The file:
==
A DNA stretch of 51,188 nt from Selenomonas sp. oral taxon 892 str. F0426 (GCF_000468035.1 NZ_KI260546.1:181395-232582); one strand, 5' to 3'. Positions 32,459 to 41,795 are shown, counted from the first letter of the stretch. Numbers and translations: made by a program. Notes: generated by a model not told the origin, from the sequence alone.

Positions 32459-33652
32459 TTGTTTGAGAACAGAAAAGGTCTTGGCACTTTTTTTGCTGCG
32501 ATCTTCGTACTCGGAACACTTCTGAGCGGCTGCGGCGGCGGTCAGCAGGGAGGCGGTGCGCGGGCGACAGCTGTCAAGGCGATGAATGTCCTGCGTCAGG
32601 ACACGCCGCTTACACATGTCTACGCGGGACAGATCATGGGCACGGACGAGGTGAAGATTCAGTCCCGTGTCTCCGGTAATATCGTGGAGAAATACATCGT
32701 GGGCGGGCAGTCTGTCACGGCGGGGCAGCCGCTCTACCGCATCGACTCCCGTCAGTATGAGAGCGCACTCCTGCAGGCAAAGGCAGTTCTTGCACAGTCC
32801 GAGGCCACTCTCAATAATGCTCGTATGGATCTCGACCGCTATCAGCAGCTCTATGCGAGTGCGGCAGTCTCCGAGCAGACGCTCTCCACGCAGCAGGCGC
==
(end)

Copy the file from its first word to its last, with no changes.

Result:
A DNA stretch of 51,188 nt from Selenomonas sp. oral taxon 892 str. F0426 (GCF_000468035.1 NZ_KI260546.1:181395-232582); one strand, 5' to 3'. Positions 32,459 to 41,795 are shown, counted from the first letter of the stretch. Numbers and translations: made by a program. Notes: generated by a model not told the origin, from the sequence alone.

Positions 32459-33652
32459 TTGTTTGAGAACAGAAAAGGTCTTGGCACTTTTTTTGCTGCG
32501 ATCTTCGTACTCGGAACACTTCTGAGCGGCTGCGGCGGCGGTCAGCAGGGAGGCGGTGCGCGGGCGACAGCTGTCAAGGCGATGAATGTCCTGCGTCAGG
32601 ACACGCCGCTTACACATGTCTACGCGGGACAGATCATGGGCACGGACGAGGTGAAGATTCAGTCCCGTGTCTCCGGTAATATCGTGGAGAAATACATCGT
32701 GGGCGGGCAGTCTGTCACGGCGGGGCAGCCGCTCTACCGCATCGACTCCCGTCAGTATGAGAGCGCACTCCTGCAGGCAAAGGCAGTTCTTGCACAGTCC
32801 GAGGCCACTCTCAATAATGCTCGTATGGATCTCGACCGCTATCAGCAGCTCTATGCGAGTGCGGCAGTCTCCGAGCAGACGCTCTCCACGCAGCAGGCGC